Half Of Americans Are Unprepared For A Financial Emergency, Are You?
According to a recent Gallup Poll, about half of Americans believe they do not have enough money on hand to “make a major purchase, such as a car, appliance or furniture, or pay for a significant home repair” if they needed to. As expected, individuals with higher income were more likely to be prepared for a sudden financial need, but even so, 16% of households with an annual income of $240,000 a year or more said they wouldn’t be able to handle a financial emergency
Though these are shocking results, they are not news. Gallup asked the same question in 2011, and similarly, only 50% of the polled participants said that they could handle a financial emergency. In this 2016 Poll, Gallup took their line of questioning a step further and asked if the participants had enough money to “make ends meet on a daily basis.” The Poll found that only about seven out of ten Americans have “enough money to buy the things they need” on a daily basis. These findings raise a variety of questions – from “Is this accurate?” to “How much money should I have?” From my experience, I can tell you that these findings are accurate and need to be addressed. To help guide your train of thought, I’ve included my breakdown on these statistics below.
How did this happen?
For years, the middle class has been squeezed by declining wages, underemployment, and other factors such as rising health care costs. For many, saving really is difficult. For others, it’s a choice. When faced with a choice of enjoying life now or depriving oneself of immediate gratification by saving money, people often choose to spend and enjoy now.
Previous generations who experienced the Great Depression or who had parents who lived through those tough times had a mindset that propelled them to save for a rainy day. They knew – or heard, ad nauseam – about how tough it was growing up in the Depression or during World War II. These days, those lessons have faded and even people struggling to be middle class feel entitled to spend when they find a few extra dollars.
What can I do?
This problem is substantial from both a societal and an individual standpoint. For you, the first step is to gain an understanding of your approach to savings and commit to changing your thought process and actions going forward. You will need to save a sizeable portion of income to create a nest egg for future emergencies and this requires a firm commitment.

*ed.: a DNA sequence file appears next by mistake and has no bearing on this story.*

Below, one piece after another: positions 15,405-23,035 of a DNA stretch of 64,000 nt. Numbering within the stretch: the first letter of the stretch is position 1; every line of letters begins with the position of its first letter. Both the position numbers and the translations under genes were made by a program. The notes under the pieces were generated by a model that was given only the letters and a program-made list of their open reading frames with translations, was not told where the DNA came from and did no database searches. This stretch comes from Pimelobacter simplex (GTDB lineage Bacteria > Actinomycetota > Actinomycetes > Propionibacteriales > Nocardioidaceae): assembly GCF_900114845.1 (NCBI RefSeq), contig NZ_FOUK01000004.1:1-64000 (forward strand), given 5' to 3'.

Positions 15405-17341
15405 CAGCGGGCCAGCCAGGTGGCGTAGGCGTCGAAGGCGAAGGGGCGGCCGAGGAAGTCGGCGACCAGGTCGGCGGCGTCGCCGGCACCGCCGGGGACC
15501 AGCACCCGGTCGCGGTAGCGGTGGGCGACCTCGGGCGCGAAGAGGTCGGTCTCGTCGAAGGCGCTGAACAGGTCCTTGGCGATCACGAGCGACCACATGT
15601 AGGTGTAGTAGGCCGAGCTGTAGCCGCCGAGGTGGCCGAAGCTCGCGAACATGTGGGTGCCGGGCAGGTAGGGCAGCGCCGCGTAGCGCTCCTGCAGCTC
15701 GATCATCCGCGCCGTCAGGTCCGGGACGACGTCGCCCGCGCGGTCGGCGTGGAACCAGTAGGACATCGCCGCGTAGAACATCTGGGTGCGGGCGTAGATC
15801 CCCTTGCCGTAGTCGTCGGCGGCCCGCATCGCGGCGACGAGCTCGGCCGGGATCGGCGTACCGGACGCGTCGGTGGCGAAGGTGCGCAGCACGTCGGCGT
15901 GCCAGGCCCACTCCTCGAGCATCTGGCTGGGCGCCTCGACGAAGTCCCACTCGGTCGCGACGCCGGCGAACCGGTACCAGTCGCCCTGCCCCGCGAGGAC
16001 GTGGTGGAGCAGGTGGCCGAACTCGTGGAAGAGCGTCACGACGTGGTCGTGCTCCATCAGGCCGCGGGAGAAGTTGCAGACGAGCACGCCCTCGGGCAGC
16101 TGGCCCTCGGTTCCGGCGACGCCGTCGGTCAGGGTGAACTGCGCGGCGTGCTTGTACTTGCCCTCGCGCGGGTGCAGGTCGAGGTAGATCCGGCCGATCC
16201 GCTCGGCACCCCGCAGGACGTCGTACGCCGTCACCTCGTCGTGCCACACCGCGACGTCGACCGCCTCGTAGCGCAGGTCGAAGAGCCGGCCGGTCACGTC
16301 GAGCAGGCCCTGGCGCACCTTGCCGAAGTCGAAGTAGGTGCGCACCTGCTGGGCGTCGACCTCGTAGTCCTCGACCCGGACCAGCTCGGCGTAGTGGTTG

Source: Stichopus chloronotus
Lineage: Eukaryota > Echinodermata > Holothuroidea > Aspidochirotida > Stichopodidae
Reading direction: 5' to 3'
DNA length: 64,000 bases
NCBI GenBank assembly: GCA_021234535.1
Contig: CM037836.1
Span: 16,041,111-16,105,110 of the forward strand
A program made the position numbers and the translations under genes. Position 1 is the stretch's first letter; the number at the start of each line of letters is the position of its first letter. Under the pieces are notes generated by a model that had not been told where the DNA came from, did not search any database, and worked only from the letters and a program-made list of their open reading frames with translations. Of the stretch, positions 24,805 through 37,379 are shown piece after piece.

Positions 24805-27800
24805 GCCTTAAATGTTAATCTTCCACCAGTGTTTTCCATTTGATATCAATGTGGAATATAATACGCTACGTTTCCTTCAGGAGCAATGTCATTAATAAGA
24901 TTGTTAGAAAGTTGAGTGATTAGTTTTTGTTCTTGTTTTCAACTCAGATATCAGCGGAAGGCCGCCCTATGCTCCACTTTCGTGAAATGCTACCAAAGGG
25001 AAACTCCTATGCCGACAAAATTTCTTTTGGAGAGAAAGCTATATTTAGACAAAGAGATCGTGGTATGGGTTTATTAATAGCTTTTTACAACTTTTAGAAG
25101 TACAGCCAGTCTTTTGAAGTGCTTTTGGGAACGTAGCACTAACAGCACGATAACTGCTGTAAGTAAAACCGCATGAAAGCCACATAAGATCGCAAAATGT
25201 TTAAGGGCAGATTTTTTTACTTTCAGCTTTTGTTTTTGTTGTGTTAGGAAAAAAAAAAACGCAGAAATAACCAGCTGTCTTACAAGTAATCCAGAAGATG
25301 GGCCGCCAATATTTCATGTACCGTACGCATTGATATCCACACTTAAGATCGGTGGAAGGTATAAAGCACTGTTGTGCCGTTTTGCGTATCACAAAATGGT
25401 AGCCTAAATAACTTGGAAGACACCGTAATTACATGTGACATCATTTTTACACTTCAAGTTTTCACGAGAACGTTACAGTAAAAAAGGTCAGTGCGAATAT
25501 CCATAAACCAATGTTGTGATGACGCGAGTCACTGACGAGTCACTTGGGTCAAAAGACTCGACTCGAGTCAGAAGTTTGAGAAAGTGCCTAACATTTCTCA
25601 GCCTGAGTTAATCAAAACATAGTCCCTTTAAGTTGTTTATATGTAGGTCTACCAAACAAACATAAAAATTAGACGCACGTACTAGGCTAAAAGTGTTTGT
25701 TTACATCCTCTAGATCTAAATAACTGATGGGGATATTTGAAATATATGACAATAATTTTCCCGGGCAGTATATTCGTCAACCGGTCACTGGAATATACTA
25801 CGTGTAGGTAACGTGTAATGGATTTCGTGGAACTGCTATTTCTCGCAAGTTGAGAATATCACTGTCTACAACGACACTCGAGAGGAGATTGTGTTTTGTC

Once a commitment is made, you should create a written financial plan specific to you. I’ve written in previous articles about setting goals, understanding your cash flow, and “knowing your number.” These are critical steps in creating a written financial plan and figuring out how much money you may need to save not only for retirement but also how much you should have on hand for a sudden financial need. There is not a magic number that works for everyone – you will need to take the time to consider and write down your potential financial emergencies. If writing down your goals and completing a budget is too challenging, then enlist help from a professional.
After you determine the amount of money you may need on hand, you should try to save each month regardless of circumstances that arise. I suggest that you pay yourself first with an automatic contribution into a savings or checking account. Then, set aside a portion of this for emergencies and keep a portion for your longer term goals such as retirement.
Overall, you need to strike a balance between living a fun life and recognizing the realities that today or tomorrow may bring. We must acknowledge the gravity of these findings and commit to changing our attitude towards savings, so that in 2021 when this Poll is conducted again, a significant majority of Americans will have adequate cash on hand for an emergency or major purchase.
Mark Avallone, MBA, CFP®, CRPS®. www.PotomacWealth.com
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